Should I Come Back To LONDON This Year?

e/y

Well-known member
thanks - what would you say are the best things about it? that it's very diverse is about all i know...
I think it combines the good qualities of a big city (diverse makeup, food, arts stuff, etc) with elements of a smaller place - pretty laid back compared to cities in the US where I lived, lots of green spaces, not especially expensive, clean. I lived two blocks away from the financial district / my university, but my street had lots of trees and nice small cafes. People are generally really nice, too.

Not sure what it's like in terms of finding work.

The one thing that I was disappointed in is the music scene: there are a lot of good indie gigs, but in my experience dance music isn't very strong. Electro house seems to still be big (was when I was there in '10, at least), not that much in terms of house / techno (at least not that I noticed) aside from some good local DJs. That said, I think promoters are bringing in a fair number of dubstep / post dubstep DJs now, although I get the feeling that it's kind of bandwagon jumping and they'll move on to whatever else is popular next. There's a few good record stores, too.

sickboy could probably describe the city much better.
 

baboon2004

Darned cockwombles.
@Tea, True - I noticed one bank offering £5 a month 'gift' if you signed up with them. Um, we used to have this thing called 'interest'? But I think most people would rather everyone lost 5 per cent, than they alone lost 1 per cent. There's a name for that theory, isn't there?

I hope so too, but I'm not sure sufficient swing will happen by the next election (2014, presumably) tbh. 1979-1997 was a looooooooong time....
 

baboon2004

Darned cockwombles.
Thanks, will look into it further. Nice people/good civic atmosphere go a long, long way, as does reasonable cost of living. I guess I'd be resigned to no other city being able to touch London for music variety/sheer number of differing venues.

I think it combines the good qualities of a big city (diverse makeup, food, arts stuff, etc) with elements of a smaller place - pretty laid back compared to cities in the US where I lived, lots of green spaces, not especially expensive, clean. I lived two blocks away from the financial district / my university, but my street had lots of trees and nice small cafes. People are generally really nice, too.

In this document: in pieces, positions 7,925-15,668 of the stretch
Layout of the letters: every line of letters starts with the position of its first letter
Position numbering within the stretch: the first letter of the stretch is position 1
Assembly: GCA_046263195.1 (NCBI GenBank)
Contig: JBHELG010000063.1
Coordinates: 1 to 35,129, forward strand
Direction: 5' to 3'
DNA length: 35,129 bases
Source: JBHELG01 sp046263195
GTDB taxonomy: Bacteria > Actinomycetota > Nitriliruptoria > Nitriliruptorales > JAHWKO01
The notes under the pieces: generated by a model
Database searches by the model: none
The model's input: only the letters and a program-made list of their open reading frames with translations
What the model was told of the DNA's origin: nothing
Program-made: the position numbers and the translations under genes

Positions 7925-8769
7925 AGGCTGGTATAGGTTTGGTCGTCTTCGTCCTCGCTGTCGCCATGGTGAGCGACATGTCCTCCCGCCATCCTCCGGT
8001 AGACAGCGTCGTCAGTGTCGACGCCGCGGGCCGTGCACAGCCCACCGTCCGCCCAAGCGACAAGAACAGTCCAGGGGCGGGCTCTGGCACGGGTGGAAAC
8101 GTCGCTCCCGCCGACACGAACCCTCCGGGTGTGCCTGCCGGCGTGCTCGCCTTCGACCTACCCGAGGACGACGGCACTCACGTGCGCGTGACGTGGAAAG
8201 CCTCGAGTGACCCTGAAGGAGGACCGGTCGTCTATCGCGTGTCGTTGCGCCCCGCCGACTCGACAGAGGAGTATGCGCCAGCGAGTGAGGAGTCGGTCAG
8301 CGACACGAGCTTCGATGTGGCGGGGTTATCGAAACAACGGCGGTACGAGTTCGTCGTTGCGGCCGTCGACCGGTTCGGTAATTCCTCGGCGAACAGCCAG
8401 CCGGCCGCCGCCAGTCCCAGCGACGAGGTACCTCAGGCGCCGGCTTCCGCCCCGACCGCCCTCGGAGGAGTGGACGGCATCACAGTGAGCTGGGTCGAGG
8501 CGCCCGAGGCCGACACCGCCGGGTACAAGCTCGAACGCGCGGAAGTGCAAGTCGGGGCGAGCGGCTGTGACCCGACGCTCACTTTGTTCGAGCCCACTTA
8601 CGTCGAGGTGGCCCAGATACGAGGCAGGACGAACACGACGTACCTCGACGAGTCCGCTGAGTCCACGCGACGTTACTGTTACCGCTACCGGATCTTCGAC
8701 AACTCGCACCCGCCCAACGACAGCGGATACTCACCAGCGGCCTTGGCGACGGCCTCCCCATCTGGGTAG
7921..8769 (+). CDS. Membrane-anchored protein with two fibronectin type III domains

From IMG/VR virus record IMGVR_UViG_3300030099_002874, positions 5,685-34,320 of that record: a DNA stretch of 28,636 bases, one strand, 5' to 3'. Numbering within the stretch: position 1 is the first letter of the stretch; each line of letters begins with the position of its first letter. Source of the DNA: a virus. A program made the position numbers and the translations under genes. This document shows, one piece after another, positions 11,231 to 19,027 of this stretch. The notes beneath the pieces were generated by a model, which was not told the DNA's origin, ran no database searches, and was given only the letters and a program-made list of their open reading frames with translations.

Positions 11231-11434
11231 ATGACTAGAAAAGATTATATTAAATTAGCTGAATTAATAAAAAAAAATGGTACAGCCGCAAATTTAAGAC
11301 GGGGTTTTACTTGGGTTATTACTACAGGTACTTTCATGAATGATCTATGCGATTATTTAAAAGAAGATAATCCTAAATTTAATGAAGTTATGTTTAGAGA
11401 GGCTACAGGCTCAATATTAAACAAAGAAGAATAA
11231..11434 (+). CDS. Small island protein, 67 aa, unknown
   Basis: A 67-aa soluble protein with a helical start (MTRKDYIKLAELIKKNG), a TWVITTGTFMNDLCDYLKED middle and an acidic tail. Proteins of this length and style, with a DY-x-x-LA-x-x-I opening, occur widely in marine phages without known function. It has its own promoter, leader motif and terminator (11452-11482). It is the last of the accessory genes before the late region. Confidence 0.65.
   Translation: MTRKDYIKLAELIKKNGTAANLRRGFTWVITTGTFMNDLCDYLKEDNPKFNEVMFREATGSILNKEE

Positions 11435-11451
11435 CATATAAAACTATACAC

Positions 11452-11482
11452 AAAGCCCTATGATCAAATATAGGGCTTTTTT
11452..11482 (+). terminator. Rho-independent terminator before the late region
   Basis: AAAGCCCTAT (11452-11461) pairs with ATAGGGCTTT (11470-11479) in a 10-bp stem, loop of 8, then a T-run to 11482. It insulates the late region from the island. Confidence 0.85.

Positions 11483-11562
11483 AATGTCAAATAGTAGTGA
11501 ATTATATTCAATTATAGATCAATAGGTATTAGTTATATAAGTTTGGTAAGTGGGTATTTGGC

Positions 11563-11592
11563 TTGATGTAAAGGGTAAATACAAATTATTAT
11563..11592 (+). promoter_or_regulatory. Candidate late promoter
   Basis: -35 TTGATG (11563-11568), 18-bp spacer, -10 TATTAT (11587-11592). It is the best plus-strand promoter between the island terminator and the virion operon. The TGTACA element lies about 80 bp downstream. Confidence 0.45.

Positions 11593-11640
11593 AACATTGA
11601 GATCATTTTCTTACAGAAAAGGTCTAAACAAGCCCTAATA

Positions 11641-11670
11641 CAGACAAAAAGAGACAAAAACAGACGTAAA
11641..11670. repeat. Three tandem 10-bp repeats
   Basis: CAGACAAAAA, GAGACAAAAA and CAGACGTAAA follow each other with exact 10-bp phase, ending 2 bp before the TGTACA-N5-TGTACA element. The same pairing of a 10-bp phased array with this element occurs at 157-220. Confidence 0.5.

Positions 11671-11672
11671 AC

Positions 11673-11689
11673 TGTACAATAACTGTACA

Not sure what it's like in terms of finding work.

The one thing that I was disappointed in is the music scene: there are a lot of good indie gigs, but in my experience dance music isn't very strong. Electro house seems to still be big (was when I was there in '10, at least), not that much in terms of house / techno (at least not that I noticed) aside from some good local DJs. That said, I think promoters are bringing in a fair number of dubstep / post dubstep DJs now, although I get the feeling that it's kind of bandwagon jumping and they'll move on to whatever else is popular next. There's a few good record stores, too.

sickboy could probably describe the city much better.
 

Sick Boy

All about pride and egos
e/y is mostly accurate in what he said. Toronto is no means a city of the same stature as New York or London, despite being the biggest city in Canada. Nevertheless, it does enjoy a lot of the same kinds of things you'd find in those cities: a thriving arts scene, a great university, lots of diverse and unique neighbourhoods, an international community, etc. It also has managed to integrate residential neighbourhoods right in the middle of the the downtown core, so you can live off of a main commercial/entertainment strip, yet live on a quiet street with trees, a nearby park, etc.

Where it differs from bigger cities is that we don't enjoy a lot of the things they do to the same extent. Our transit system, while serviceable, leaves much to be desired; the arts scene has a troubling habit of largely importing cultural material from more fashionable cities; the neighbourhoods, while diverse, have the feeling at times of being somewhat segregated. For some people this causes them to dislike the city, but for others, including myself, you begin to identify strongly and personally with it. You want the city to improve because it's your city and its potential is so apparent if you aren't blinded by cynicism and grass-is-greener fantasies of moving to New York. The recent election of a incompetent conservative mayor has actually helped bring a level of solidarity back to Toronto's inhabitants.

I think it's a great place, and while it doesn't have the cultural panache of Montreal, or the more intensified laid-back suburbia type feel of Vancouver, it strikes what for me is a more tolerable balance between the two extremes.
 
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Sick Boy

All about pride and egos
The music scene is alright, but as I mentioned it tends to be a sort of follow-fashion type scene. If enough journalists blog about something, one of the hipster promoter companies will make it their focus for a stint and you'll get to see some acts come through, although they are historically fickle in their tastes.